Arizona, expected to begin reporting shortly after 6 p.m. our time, will be the next crucial state that could prove evidence of Biden's poll-perceived strength. Like Florida, Arizona is a Sun Belt state Trump won last time and needs to capture a second term; Biden has been leading there, however, in tandem with Democratic Senate candidate Mark Kelly, who has remained ahead of Republican incumbent Martha McSally; for the Democrats to have a chance of winning the Senate, Kelly must win.
Pennsylvania, where polls close at 5 p,m. Pacific, may become the key to the entire election if Biden's polling lead does not hold up in voting returns; Trump is likely to hold a substantial lead early -- Biden's strength will be in the mail-in ballots to come later.
Senate races. If Biden wins the White House, the Democrats need to net three Senate seats to control the chamber and end the authoritarian tribal rule of Majority Leader Mitch McConnell..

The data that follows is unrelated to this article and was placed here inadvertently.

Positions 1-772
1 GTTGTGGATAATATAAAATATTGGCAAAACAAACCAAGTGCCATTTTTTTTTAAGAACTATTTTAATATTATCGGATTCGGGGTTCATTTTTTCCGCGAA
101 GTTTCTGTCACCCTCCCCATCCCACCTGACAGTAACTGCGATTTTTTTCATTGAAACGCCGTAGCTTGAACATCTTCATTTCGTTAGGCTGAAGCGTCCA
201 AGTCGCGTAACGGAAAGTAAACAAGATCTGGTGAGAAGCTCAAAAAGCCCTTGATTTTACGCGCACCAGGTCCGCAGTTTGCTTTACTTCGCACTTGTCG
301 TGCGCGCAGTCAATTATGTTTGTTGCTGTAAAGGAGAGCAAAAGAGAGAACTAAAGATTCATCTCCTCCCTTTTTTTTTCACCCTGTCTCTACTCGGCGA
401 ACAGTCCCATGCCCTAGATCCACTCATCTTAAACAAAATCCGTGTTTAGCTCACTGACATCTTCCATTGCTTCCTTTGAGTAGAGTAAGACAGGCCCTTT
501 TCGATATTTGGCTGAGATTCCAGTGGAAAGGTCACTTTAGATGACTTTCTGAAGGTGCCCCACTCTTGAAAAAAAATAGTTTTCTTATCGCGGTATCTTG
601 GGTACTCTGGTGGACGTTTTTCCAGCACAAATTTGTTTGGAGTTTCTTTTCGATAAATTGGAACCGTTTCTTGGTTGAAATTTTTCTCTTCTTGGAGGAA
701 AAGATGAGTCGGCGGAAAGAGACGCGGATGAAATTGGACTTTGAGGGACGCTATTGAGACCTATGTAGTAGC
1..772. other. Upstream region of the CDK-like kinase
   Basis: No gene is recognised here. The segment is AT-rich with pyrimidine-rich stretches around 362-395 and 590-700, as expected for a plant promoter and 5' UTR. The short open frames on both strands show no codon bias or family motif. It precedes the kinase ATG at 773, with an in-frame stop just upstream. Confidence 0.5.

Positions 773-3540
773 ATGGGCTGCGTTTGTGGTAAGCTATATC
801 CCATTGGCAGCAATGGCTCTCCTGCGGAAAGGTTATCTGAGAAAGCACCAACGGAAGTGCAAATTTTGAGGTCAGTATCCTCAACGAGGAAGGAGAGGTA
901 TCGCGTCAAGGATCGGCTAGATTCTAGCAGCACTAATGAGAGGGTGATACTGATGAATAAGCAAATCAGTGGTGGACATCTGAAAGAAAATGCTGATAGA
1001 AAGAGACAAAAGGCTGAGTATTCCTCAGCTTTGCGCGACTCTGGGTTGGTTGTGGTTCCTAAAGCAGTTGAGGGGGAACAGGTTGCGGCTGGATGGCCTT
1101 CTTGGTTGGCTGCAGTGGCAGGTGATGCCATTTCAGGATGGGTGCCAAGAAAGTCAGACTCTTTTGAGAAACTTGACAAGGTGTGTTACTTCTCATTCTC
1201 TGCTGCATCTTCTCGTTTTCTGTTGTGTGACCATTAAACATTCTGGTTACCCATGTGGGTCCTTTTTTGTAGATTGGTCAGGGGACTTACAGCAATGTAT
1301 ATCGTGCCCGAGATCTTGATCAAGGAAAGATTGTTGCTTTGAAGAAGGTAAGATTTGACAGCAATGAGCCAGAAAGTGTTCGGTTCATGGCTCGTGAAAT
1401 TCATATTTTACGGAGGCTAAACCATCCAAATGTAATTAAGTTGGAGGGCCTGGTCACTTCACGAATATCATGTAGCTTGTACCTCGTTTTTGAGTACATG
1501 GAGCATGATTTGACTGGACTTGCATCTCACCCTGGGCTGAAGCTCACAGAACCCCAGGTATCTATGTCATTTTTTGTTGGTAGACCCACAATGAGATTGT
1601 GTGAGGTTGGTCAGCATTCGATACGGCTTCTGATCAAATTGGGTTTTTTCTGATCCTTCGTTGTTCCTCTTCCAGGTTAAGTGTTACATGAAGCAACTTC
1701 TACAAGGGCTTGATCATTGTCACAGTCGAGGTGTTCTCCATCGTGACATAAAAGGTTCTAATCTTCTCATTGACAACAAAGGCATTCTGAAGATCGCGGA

In Alabama, which will report early, the Republicans are likely to win back a seat, won in a fluke special election by Democrat Doug Jones two years ago, in the person of former college football coach Tommy Tuberville, doubtless a great statesman.
Besides Kelly in Arizona, Democrats are counting on former Colorado Governor John Hickenlooper to oust Republican incumbent Cory Garden (polls close at 6 p.m. Pacific) and Maine's state House Speaker Susan Gideon to defeat longtime GOP Senator Susan Collins.
After that, things get dicier, with the Democrats' best chance probably in North Carolina, where Republican Senator Thom Tillis has been trailing challenger Cal Cunningham, despite the latter's loutish sex scandal; other key competitive contests to watch: Georgia, Iowa, Montana, Texas and South Carolina, in that order.
Resource. Here is a terrific, state-by-state chart from the Times with information on poll closings, voting methods and forecasted swings in how the vote may surge between parties on Election Night and beyond.
A personal note. Newsmakers will be camped out virtually with the Election Night gang on KEYT, who can be counted on for the most far-flung coverage of local races and ballot measures. See you there.